Purveyor of Bollocks to the Crowned Heads of Europe
Sunday, 6 October 2013
I just looked out of the window and saw my American friend walking by, so I shouted down to him and he shouted back up.
"I got a phone-call this morning," he bawled, "I'm going into work tomorrow. That's good, because I'm starting to hallucinate and talk to myself."
Normally on a weekday, he would be out of the house by about 5.30 a.m., but he is one of the thousands of government workers affected by the Republican's childish tactic of shutting down the entire US government by throwing their toys out of the pram.
In the brief time that I have known him, the conversation always reverts to his plans for retirement, and how he hankers for the few years of service to be over so he can sit around all day doing nothing, with the odd fishing-trip adding texture to his leisurely existence. This enforced period of leisure has caused him to rethink his plans, even though it has only lasted about 4 days.
On the rare occasions that I have spent a weekday at home at the same time as H.I., the notion of 'retirement' has become even more unreal than it ever was - and I have never had any plans to retire, even if I was due for a massive pension. I am expected to make myself 'useful' during daylight hours in our compact but adorable city apartment, and it - even after one hour - becomes clear that H.I. likes her solitude just as much as I do. I 'get under her feet', I think, and this is before I have even started to wear matching beige, drip-dry, stay-pressed, two-piece outfits bought at Marks and Spencer.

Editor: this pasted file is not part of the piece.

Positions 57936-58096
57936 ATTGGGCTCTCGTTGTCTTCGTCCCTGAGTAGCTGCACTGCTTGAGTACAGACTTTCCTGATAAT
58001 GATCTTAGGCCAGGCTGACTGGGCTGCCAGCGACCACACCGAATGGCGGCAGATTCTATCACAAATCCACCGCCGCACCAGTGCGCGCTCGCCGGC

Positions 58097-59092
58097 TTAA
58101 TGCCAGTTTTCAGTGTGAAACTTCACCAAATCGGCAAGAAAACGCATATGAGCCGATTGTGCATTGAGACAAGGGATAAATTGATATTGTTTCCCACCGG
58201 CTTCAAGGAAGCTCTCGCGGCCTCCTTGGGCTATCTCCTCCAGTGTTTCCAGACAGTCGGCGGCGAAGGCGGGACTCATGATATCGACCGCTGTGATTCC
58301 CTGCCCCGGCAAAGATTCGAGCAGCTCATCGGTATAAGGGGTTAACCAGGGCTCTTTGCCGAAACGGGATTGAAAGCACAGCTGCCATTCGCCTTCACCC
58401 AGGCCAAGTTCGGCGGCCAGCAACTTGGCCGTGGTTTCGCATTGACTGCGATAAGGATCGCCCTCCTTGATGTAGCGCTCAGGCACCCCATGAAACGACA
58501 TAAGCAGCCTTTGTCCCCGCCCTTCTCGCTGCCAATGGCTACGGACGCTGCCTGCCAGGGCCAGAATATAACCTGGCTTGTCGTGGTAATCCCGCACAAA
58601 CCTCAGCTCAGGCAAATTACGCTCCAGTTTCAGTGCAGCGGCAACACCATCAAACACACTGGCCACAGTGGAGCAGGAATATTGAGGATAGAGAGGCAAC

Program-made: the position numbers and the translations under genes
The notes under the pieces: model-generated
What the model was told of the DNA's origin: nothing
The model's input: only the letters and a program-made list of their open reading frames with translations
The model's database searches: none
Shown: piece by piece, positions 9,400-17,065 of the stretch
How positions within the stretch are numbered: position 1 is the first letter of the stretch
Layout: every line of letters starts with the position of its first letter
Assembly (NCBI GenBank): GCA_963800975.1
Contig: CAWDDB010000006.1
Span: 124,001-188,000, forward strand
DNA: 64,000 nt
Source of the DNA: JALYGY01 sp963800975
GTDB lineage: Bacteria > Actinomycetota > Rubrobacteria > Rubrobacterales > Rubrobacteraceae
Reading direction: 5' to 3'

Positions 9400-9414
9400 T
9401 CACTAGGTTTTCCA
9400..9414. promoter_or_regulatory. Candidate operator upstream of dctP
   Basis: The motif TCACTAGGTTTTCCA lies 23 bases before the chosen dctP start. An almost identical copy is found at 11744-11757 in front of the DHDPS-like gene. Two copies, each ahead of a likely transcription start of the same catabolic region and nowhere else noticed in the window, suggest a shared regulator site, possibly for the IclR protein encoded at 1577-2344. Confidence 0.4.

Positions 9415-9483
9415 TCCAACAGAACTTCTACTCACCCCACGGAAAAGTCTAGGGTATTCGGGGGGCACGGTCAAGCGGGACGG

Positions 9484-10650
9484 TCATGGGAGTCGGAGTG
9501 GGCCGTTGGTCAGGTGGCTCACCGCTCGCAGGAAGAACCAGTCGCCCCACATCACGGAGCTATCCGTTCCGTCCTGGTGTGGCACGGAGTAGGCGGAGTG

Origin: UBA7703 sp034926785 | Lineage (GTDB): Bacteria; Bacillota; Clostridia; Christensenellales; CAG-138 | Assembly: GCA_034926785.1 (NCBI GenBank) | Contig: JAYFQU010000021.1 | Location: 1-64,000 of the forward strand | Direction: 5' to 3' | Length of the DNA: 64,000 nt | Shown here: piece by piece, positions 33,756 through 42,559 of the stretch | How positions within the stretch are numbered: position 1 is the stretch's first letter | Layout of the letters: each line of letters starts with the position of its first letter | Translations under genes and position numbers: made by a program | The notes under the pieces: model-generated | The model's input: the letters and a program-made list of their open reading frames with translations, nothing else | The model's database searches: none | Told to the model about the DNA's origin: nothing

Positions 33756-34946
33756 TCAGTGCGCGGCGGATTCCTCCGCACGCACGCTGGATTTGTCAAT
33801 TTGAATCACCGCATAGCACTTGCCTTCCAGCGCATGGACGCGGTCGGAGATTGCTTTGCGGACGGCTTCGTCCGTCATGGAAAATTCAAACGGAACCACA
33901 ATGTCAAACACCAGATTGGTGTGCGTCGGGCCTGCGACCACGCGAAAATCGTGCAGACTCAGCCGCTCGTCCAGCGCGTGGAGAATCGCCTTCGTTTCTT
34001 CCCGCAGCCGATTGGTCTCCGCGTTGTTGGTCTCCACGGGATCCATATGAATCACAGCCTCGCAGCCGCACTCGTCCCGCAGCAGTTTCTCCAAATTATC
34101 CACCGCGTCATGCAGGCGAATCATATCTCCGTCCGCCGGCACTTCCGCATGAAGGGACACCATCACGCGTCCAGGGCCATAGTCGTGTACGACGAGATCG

He - like me - tends to start pulling the tops off beer cans around midday if he has nothing else to do, and the fishing-season only has a few more days left to run.
I think that the isolation of working from home - or just not working at all - could explain all those recipes put up in the blogosphere, because food becomes somewhat over-important after retirement as well.
I have known many retired couples (including my parents) whose lives are solely punctuated by mealtimes. No sooner has the breakfast washing-up been done, than the table is laid for lunch, then after that has been cleared away, dinner is prepared - after the 4 o'clock tea and cake.
Ramblers associations usually have an average age well over retirement, because it gets them out of the house.
If pushed, I will always grudgingly admit to actually enjoying working - eleven and a half month's holiday and two week's work is always going to be the wrong way round, and living in Bournemouth is bound to lose it's appeal after a while.
I just looked up 'retired couple' on Google to get the above photo, and the images are 99% people standing next to the sea. Seaside existence is still the idyll, it seems.
My parents always planned to move to Christchurch after retirement, but they never made it. Probably just as well.